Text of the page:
# Vectors in R3 ---- how to approach this problem

• Oct 10th 2010, 04:41 PM
nikcs123
Vectors in R3 ---- how to approach this problem
(a) Given a general (not necessarily rectangular) tetrahedron, let $\displaystyle V_{1}, V_{2}, V_{3}, V_{4}$ denote vectors whose lengths are equal to the areas of the four faces, and whose directions are perpendicular to the these faces and point outward. Show that $\displaystyle V_{1} + V_{2} + V_{3} + V_{4} = 0$.

(b) Now consider a rectangular tetrahedron, i.e., one which has one vertex at which all three angles are right angles. Let D denote the area of the face opposite this rectangular vertex (i.e., the analog of a hypothenuse), and let A;B;C denote the areas of the other three faces. Prove that $\displaystyle D^2 = A^2 + B^2 + C^2$.
• Oct 10th 2010, 05:15 PM
bondesan
The approach I'm thinking for a) would be associate each edge with a vector. If you cross product two adjacent vectors, suppose A and B, you will get a vector, lets call it C, which is perpendicular to the face supported by those two vectors. You can find the area by taking |C|/2. Other edges will be a subtraction of two other known vectors, so maybe this will help to prove the asked identity.
• Oct 10th 2010, 06:37 PM
nikcs123
Thanks bondesan.

http://nrich.maths.org/content/01/09/six6/pic6.gif

So I have tetrahedron ABCD (ignore PQSR in the picture, only decent picture i could find).

So in order to define vectors $\displaystyle V_{1}$,$\displaystyle V_{2}$,$\displaystyle V_{3}$,$\displaystyle V_{4}$, I start with one of the sides, lets use side ABC.

To find a vector normal to side ABC, I take the cross product (AB x AC) of 2 edges. That produces a vector with a direction normal and a magnitude of 2x the area of ABC (the area of a parallelogram with sides AB and AC). So then $\displaystyle V_{1} = \frac{AB \times AC}{2}$.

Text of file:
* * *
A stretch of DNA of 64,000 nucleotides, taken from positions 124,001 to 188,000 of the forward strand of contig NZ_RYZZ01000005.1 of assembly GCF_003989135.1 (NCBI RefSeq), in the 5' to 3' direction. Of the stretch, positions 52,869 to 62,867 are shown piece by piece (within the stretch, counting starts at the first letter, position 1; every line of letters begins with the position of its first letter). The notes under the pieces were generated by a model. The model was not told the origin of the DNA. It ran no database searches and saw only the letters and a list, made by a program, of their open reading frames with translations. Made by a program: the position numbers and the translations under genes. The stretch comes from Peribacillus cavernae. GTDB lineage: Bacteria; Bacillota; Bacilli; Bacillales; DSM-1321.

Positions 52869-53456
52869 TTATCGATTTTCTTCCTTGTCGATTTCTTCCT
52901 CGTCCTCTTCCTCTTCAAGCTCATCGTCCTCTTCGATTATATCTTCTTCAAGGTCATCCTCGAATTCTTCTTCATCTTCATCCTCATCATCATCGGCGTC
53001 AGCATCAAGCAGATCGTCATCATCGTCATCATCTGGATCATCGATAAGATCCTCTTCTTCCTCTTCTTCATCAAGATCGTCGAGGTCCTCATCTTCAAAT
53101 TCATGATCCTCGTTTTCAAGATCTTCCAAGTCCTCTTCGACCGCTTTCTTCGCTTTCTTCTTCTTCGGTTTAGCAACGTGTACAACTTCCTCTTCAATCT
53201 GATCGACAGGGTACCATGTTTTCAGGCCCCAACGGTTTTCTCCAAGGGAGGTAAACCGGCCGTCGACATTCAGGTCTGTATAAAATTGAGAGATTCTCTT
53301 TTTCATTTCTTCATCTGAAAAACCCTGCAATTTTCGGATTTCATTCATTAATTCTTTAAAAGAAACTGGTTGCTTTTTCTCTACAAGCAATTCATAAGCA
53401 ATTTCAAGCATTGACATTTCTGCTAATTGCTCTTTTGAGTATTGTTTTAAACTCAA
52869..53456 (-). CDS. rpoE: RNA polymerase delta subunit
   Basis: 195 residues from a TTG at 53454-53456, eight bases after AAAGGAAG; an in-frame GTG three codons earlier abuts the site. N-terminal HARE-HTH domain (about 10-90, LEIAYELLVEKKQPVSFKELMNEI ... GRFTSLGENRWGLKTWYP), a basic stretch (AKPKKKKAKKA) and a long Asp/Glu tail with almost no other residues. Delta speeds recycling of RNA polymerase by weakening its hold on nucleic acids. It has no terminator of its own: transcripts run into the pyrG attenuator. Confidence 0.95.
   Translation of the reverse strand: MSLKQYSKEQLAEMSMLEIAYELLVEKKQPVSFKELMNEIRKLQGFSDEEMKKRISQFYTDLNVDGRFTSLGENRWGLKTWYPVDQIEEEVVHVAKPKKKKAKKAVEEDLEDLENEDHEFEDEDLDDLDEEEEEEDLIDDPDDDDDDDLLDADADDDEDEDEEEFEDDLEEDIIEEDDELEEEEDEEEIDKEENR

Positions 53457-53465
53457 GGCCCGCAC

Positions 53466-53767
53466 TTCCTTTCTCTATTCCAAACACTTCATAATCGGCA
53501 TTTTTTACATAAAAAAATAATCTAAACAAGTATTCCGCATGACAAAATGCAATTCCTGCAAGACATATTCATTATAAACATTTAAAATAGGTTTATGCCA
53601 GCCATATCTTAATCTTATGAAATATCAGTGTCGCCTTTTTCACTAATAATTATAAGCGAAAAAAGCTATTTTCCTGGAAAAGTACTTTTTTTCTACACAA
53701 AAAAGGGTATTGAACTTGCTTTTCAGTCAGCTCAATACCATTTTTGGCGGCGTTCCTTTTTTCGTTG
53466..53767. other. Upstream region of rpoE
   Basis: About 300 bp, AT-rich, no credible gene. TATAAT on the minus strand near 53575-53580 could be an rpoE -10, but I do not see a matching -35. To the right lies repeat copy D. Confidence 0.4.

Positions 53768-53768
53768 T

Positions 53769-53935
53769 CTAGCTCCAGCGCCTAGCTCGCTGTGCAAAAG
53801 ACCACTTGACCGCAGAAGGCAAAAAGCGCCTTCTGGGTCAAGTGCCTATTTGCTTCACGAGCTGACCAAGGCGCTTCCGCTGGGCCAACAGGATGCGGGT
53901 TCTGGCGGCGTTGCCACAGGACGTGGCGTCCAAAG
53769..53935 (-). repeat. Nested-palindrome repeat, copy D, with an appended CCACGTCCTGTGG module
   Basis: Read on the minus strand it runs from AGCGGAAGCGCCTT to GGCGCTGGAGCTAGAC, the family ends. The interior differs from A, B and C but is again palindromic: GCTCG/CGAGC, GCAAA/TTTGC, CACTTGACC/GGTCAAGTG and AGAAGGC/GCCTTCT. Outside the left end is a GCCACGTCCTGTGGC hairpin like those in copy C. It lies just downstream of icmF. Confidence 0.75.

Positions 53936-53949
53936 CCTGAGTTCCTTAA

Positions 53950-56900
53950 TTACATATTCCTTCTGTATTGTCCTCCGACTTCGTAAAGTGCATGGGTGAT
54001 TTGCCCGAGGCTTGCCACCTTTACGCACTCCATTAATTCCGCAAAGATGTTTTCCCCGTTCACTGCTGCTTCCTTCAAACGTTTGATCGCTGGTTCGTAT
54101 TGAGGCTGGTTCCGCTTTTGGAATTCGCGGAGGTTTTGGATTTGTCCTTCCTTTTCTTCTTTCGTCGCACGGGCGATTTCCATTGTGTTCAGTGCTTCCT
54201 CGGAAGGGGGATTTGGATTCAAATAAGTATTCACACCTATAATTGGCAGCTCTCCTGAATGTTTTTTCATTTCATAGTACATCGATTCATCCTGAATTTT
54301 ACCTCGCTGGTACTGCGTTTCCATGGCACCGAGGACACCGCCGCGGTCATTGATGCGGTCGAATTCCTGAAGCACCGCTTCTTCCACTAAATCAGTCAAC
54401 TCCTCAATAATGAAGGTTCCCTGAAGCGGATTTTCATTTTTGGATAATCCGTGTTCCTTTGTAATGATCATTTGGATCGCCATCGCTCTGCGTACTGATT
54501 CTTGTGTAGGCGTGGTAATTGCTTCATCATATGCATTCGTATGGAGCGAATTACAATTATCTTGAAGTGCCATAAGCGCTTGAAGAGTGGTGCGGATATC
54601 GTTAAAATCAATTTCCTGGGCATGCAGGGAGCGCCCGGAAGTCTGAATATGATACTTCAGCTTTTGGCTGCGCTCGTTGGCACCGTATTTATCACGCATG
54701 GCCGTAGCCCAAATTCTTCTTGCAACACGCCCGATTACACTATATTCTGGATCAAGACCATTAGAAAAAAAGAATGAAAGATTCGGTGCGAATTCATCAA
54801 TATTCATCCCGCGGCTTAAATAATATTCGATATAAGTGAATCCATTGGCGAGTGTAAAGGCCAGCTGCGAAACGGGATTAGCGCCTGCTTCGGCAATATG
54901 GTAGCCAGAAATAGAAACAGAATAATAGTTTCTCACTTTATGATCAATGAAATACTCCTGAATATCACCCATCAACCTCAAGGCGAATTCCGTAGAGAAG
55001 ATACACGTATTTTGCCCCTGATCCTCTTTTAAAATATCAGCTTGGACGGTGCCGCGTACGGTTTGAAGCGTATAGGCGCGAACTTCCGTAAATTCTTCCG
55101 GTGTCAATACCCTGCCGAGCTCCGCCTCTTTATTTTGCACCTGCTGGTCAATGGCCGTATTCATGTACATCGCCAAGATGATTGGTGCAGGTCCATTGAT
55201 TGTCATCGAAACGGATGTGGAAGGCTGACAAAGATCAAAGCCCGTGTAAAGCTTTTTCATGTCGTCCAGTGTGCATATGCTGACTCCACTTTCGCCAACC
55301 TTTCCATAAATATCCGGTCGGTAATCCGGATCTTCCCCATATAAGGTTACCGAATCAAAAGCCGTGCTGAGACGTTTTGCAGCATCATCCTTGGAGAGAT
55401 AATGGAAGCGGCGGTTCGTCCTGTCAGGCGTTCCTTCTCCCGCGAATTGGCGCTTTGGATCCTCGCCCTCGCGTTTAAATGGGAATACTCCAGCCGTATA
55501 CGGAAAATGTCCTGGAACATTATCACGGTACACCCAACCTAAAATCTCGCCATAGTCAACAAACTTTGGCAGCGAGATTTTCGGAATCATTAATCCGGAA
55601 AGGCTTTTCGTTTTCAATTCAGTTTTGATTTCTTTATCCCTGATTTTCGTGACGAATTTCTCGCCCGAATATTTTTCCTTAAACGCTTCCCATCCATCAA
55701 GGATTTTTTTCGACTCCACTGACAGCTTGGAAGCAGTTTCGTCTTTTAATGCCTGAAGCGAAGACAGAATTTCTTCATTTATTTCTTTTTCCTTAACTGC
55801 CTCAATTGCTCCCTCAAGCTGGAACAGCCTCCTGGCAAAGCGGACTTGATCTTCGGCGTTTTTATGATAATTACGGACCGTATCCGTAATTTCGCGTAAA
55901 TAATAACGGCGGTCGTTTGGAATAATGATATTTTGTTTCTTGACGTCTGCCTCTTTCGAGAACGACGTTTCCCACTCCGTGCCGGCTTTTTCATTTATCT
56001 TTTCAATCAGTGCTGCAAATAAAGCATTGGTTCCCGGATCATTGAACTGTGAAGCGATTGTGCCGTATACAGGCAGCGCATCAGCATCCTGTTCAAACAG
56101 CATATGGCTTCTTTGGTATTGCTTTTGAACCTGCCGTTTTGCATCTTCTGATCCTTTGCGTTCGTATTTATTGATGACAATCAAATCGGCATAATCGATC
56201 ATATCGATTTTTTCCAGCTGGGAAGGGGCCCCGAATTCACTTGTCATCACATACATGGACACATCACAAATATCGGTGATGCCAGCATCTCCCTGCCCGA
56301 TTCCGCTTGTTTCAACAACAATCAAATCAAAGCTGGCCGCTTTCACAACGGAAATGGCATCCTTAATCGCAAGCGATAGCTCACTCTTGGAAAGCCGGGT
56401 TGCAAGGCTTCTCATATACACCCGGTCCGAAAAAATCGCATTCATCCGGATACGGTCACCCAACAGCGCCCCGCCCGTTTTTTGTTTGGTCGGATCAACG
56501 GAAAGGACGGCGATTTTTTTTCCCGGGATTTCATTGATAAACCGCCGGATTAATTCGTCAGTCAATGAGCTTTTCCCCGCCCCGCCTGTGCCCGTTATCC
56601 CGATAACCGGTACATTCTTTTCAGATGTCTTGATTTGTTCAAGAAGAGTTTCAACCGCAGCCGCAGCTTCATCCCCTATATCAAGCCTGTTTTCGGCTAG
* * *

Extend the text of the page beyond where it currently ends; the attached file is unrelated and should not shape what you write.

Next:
Analogously for the other 3 sides, it can be found that:
$\displaystyle V_{2} = \frac{AB \times AD}{2}$.
$\displaystyle V_{3} = \frac{AD \times AC}{2}$.
$\displaystyle V_{4} = \frac{BC \times BD}{2}$.

Is that correct? At this point I'm still confused as to how to prove that the sum of those 4 vectors is equal to 0.

EDIT: from here the denominators can be removed and the equation can be simplified to: (AB x AC) + (AB x AD) + (AD x AC) + (BC x BD) = 0.
• Oct 10th 2010, 07:25 PM
nikcs123
As for part (b), I took a different tetrahedron (one with B as the "rectangular vertex") so D is the area of side ACD.

Using similar properties, I found that $\displaystyle D = \frac{\parallel AC \times AD\parallel}{2}$, and then $\displaystyle A = \frac{\parallel AB \times AC\parallel}{2}$, $\displaystyle B = \frac{\parallel AB \times AD\parallel}{2}$, $\displaystyle C = \frac{\parallel BC \times BD\parallel}{2}$.

So then from here I have to prove that:
$\displaystyle (\frac{\parallel AC \times AD\parallel}{2})^2 = (\frac{\parallel AB \times AC\parallel}{2})^2 + (\frac{\parallel AB \times AD\parallel}{2})^2 + (\frac{\parallel BC \times BD\parallel}{2})^2$

Simplifying, $\displaystyle (\parallel AC \times AD\parallel)^2 = (\parallel AB \times AC\parallel)^2 + (\parallel AB \times AD\parallel)^2 + (\parallel BC \times BD\parallel)^2$

stuck at this point
• Oct 11th 2010, 10:17 AM
bondesan
Quote:

Originally Posted by nikcs123